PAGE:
Compressed Civilization

Łukasz Knasiecki


Main thesis:

  • Advancement of digital civilization enforces the digitization of cultural achievements of the analog civilization.
  • Limited storage capacities of digital media and limited bandwidth of the Internet force the use of lossy compression for audio-visual content; as audio-visual materials circulate in the digital world they become progressively more compressed, and lose more and more data.
  • Large percentage of audio-visual content in the digital world is drastically and permanently deformed; users don’t realize that.
  • The digital civilization, which uses mostly data which has been doubly simplified (digitized, compressed) creates a society which reacts only to clear, simple messages.
  1. The digital and the analog civilizations.

    The digital civilization has almost entirely superseded its analog forbearer. All data, from numbers and text, through images, sound, to video are written and stored in digital format.

  2. First loss (painful, though unavoidable) – digitization.

    To fit analog data into digital world it is necessary to digitize the data, that is turn it into a stream of ones and zeros. The process is painful, because it requires a certain amount of data (depending on digitization’s resolution) to be lost. The process, however, is necessary in order that the data, though castrated, exist in the new reality. On the upside, the digital world offers the possibility of lossless duplication of the digitized data, and so a theoretical chance that the data might live eternally, unchanged.

  3. Second loss – compression.

    And so the digital media offer us an ideal world – where what once entered might live eternally, in perfect health. Ones and zeros are not affected by passing of time, and always look pretty and fixed. There is, however, a problem, inscribed permanently into the essence of the limited space which without doubt the digital world is – the problem of storage capacity. Digital world grows continuously, every second thousands of new CDs, DVDs, disk arrays are created… all this isn’t enough though to fit the ever-growing data.

    To limit the scope of the problem compression is used, in lossless and lossy variants. Lossless compression, based on classic mathematical algorithms ideally fits the essence of the digital medium, using binary algorithms to compress binary data without loss.

    But to thicken the data even more, lossy compression (from now on referred to as compression) was invented. Though it isn’t suitable for numbers or text, it is perfect for sound and images. The basic idea of compression is to simplify the data in a way least noticeable to the user, while saving as much space as possible. Image file formats (JPG), sound (MP3), or video (MPG) have become so common, that many people don’t realize that the data in these files has been compressed (simplified).

  4. Main problems with compression.

    1. Problem 1 – is what I see…?

      The main problem with lossy compression is, of course, that it is impossible to recreate the data in its original form, from before compression. A question comes up: is what I see (hear) really what it was at the beginning? How many times has this picture already been compressed? Is the lack of detail in the background intended, or is it a result of compression? It is IMPOSSIBLE to answer these questions.

    2. Problem 2 – manipulation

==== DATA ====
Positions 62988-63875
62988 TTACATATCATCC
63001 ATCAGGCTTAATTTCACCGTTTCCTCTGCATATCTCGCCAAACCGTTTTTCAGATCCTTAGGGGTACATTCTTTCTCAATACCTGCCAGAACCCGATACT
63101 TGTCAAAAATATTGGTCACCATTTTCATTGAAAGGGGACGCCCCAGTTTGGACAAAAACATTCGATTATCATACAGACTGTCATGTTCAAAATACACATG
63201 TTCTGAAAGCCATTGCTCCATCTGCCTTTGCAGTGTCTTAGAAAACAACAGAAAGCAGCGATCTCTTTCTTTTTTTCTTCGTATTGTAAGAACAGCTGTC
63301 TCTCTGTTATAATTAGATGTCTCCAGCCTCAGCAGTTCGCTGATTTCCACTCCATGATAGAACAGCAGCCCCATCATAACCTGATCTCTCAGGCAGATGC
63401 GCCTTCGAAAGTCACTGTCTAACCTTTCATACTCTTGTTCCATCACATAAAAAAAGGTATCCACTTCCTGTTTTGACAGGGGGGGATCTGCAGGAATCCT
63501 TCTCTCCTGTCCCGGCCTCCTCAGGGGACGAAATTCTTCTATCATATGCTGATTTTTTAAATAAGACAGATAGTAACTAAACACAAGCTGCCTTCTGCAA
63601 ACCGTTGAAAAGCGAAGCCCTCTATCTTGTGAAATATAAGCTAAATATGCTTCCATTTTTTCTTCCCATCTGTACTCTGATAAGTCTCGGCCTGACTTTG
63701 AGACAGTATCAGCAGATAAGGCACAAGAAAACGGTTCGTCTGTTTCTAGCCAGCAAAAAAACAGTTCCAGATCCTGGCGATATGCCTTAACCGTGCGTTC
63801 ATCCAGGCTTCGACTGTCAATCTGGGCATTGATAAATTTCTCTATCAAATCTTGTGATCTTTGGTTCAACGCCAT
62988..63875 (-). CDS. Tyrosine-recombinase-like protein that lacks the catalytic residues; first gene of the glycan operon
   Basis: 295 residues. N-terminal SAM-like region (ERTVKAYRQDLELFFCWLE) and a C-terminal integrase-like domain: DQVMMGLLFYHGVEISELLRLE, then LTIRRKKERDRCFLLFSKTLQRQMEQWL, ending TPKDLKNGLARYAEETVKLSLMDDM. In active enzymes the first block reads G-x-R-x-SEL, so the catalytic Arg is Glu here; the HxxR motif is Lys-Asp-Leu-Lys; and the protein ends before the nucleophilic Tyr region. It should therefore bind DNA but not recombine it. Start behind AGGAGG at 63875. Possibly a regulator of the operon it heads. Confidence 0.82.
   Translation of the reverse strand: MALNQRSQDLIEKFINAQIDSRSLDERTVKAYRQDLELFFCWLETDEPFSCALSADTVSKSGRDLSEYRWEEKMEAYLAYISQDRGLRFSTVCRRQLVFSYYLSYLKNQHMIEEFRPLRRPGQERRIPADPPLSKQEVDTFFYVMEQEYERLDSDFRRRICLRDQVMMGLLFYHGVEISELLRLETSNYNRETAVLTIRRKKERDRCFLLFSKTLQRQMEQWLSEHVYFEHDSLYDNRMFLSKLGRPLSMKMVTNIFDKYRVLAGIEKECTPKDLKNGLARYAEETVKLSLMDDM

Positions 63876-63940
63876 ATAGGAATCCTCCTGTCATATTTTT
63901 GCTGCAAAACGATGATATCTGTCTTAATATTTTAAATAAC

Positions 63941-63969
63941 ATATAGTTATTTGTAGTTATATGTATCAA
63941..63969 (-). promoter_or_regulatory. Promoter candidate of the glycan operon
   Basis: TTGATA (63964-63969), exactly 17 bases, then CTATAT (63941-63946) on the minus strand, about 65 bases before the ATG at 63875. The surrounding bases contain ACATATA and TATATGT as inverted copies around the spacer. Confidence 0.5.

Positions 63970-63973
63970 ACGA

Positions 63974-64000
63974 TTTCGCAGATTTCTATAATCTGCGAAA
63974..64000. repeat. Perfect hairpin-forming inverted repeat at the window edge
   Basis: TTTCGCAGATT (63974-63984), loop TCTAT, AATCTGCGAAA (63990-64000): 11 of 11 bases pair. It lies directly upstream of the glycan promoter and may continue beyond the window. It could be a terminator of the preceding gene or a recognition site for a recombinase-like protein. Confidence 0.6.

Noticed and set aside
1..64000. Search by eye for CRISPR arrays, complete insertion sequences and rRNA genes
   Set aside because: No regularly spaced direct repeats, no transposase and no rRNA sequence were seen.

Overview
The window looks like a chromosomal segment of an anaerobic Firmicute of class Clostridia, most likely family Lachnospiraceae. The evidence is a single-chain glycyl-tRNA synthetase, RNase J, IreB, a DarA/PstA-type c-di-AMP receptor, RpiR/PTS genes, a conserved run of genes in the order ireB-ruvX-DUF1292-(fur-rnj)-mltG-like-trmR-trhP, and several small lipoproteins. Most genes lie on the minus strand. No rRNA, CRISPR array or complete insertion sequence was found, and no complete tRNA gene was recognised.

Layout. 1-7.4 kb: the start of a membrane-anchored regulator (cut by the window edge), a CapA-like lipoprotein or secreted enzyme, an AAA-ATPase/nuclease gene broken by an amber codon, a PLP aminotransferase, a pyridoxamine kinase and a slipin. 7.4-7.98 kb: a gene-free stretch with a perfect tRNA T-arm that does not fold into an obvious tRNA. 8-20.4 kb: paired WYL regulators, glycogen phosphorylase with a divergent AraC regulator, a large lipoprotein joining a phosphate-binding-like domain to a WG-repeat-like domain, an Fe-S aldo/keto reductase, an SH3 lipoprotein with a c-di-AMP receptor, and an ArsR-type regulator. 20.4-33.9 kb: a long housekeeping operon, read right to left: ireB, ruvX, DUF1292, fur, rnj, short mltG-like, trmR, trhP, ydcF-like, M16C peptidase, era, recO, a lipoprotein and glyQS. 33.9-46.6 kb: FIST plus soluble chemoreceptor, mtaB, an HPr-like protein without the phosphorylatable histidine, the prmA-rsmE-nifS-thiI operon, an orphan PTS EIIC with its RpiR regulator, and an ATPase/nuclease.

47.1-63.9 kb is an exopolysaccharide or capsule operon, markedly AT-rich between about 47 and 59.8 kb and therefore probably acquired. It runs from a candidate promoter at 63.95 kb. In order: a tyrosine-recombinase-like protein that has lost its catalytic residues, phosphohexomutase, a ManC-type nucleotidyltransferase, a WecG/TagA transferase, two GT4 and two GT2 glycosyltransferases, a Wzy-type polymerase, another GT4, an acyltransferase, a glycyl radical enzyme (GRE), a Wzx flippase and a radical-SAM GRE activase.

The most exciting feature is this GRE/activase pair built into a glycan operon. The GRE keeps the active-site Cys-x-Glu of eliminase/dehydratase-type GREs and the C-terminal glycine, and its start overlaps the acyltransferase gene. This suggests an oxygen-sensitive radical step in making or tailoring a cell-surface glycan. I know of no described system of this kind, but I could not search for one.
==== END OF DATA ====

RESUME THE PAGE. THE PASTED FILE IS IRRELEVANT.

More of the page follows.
Conspiracy theorists might get great mileage out of lossy compression. Because, if we get an image or sound which has been compressed, someone must have selected the material which has been rejected. He or she did it instead of us. Would we also like to cut out the blurry background for the sake of sharp first layer? Was he/she guided purely by aesthetics? Maybe he/she wanted to hide something?

    3. Problem 3 — compression as a standard (new and improved!)

      Because the industry approaches the idea of lossy compression in quite a lighthearted manner (the idea “more of lesser quality” is one of the cornerstones of the consumer society), compression enters out homes unnoticed under guise of technical innovation.

      • Example 1 – MINI DV

        Problem of faulty color compression in MINI-DV and DV camcorders (slides).

      • Example 2 – DVD

        It is widely accepted that DVD is superior to VHS. Problems of loss of detail in movies distributed on DVDs, inability to publish artistic and experimental works on DVDs, where every cell is an important element of the work and any interference with it (through compression) is inadmissible. Facts – any well made VHS copy offers definitely better, more plastic picture than its DVD version. (slides)

  5. Future outlooks.

    Fast advancements in digital technologies, and the increasing capacity of digital media, are a good omen for the compressed world. Increasing capacity of the media will allow to reduce the compression factor (for compression will never disappear, there will never be enough available space) and with it, the quality of audio-video materials in the digital world will increase. But it will not help materials from our days, compressed for our current needs. Many of them already exist only in digital form, highly compressed and permanently crippled.

  6. Compressed civilization.

    An interesting question arises: how does a society change, when its data is continuously simplified? Doesn’t the prevalence of compression fit perfectly with the promotion of uniform fashions and world-views in the global society, simple and clear, without subtleties and shades, which are lost, like in digital compression? Are we stepping into a world where people react only to simple and direct messages, pushing all plurality and difference into non-existence?